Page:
The Egyptians believed that the sun-god arose in the morning in the east, travelled through the sky during the day, disappearing in the west at sunset, and then returned in a ship through the underworld to emerge again on the next day. Similarly, in this account, god planted a garden on an east side of Eden. The great rivers emerged in Eden, and flowed through the garden, perhaps with their streams going underground until they finally emerge again in their proper places. The imagery is incredible, and probably deliberately “mythical,” since the whole story, which includes the account of mankind falling into sin, seems opposed to the hopes of the Egyptians that “knowledge of good and evil”, the magic spells found in the Book of the Dead, would guarantee them a blessed eternal afterlife, apparently irrespective of any evil deeds that they might have done on this earth. In this set of J source stories, each person is responsible for his or her own wrong-doings.

It is again noteworthy that in this account a single God, Yahweh, is placed at the centre of the action, not a range of gods. Man is put into the garden in Eden, and given the responsibility of caring for the garden. Yahweh forms the animals and the birds from the ground. Significantly, there is no mention of God creating fish; this can be considered to reflect the transmission history of this story, and its likely final telling in Hebron, an inland city. Man is given the responsibility of naming the animals and bird, and in this minor way is shown as having authority over them. Then a woman is made from the ribs of the man. This works to resolve the incongruity of the Egyptian myth, in which Atum brings forth children without union with a woman (but by masturbating or spitting).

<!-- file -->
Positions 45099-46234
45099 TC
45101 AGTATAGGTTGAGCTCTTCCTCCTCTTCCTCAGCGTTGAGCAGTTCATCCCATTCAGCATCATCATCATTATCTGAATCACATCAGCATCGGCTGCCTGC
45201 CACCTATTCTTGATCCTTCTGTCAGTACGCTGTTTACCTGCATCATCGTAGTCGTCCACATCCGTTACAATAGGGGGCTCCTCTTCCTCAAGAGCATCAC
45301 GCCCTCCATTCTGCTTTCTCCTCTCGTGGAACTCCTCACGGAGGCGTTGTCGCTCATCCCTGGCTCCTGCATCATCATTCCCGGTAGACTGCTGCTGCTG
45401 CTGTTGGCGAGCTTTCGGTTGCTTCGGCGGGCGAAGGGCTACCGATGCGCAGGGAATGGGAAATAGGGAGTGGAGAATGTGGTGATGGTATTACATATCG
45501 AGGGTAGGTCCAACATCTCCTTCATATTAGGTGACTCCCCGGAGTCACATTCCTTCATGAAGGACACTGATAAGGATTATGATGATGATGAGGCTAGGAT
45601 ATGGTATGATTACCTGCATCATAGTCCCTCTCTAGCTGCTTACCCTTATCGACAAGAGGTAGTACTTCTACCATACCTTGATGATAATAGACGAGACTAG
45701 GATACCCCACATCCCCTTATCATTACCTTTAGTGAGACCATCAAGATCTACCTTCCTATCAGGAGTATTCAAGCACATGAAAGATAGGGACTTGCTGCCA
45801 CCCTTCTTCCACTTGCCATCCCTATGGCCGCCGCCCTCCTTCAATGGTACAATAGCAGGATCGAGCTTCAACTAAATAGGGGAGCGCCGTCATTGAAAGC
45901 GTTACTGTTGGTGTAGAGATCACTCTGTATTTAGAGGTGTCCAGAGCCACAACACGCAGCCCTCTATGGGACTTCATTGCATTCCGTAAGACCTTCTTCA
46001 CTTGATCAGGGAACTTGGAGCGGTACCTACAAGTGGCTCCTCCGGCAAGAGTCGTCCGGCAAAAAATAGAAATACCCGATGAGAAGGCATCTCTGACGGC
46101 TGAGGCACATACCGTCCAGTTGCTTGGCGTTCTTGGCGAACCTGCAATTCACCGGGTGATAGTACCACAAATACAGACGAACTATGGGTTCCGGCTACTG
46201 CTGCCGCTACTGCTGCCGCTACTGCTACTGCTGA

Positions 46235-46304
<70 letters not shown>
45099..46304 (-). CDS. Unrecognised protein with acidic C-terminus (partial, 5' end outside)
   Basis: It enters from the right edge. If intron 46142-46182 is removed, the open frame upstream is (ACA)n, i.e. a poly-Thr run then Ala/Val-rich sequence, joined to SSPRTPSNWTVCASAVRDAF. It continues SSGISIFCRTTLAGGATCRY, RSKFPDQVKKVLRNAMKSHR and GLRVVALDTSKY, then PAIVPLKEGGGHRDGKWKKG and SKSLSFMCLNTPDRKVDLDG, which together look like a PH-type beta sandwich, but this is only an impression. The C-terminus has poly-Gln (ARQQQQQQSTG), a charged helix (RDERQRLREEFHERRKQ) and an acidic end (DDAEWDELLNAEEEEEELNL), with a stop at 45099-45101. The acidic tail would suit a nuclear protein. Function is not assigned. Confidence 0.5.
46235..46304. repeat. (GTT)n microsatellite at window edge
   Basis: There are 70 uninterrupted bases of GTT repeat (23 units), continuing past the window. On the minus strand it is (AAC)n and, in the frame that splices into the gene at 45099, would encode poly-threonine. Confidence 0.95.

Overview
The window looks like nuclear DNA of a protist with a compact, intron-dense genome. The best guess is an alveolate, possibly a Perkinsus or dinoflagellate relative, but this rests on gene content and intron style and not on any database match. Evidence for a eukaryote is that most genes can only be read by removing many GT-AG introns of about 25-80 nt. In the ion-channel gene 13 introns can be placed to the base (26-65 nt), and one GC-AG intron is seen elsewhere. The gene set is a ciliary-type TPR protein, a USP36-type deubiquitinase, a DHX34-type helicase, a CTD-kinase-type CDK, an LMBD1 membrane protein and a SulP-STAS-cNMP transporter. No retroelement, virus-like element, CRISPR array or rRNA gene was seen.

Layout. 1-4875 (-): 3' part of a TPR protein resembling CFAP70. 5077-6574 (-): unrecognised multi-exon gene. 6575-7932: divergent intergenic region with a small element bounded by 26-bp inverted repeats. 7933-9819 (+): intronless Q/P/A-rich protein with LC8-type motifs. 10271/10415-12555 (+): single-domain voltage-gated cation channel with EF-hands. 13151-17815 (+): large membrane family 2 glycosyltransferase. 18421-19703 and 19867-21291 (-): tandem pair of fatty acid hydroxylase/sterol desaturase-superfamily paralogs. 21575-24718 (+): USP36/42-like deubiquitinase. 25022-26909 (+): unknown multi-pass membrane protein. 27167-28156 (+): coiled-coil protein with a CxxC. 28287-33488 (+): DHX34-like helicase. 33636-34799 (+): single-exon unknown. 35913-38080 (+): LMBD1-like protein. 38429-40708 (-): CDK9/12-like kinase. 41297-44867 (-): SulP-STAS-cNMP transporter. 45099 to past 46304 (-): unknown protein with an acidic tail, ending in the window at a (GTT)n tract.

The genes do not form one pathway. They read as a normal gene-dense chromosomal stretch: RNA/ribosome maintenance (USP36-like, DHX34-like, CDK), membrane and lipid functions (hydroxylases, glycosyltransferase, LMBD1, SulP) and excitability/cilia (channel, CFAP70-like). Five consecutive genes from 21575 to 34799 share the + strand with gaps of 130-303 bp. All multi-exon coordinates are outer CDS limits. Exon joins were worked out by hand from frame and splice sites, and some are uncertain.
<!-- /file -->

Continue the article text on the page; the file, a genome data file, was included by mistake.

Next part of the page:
Finally, the primacy of the male-female relationship is stressed, with the man declaring that the woman is indeed of the same flesh as himself, and that the union of a man with his wife is of more importance than all other relationships:

For this reason a man will leave his father and mother and be united to his wife, and they will become one flesh.

When the work of creation was completed, the man and woman were totally innocent, and remained naked before one another.

This was not the end, for both the man and woman failed, as did their descendants, leading to the great flood, for which the J Source has its own version.


W.F. Albright, “Location of the Garden of Eden,” The American Journal of Semitic Languages and Literature, (1922), 15-31.

James E. Atwell, “An Egyptian Source for Genesis,” Journal of Theological Studies, NS, Vol. 51 (Oct. 2000), 441-477.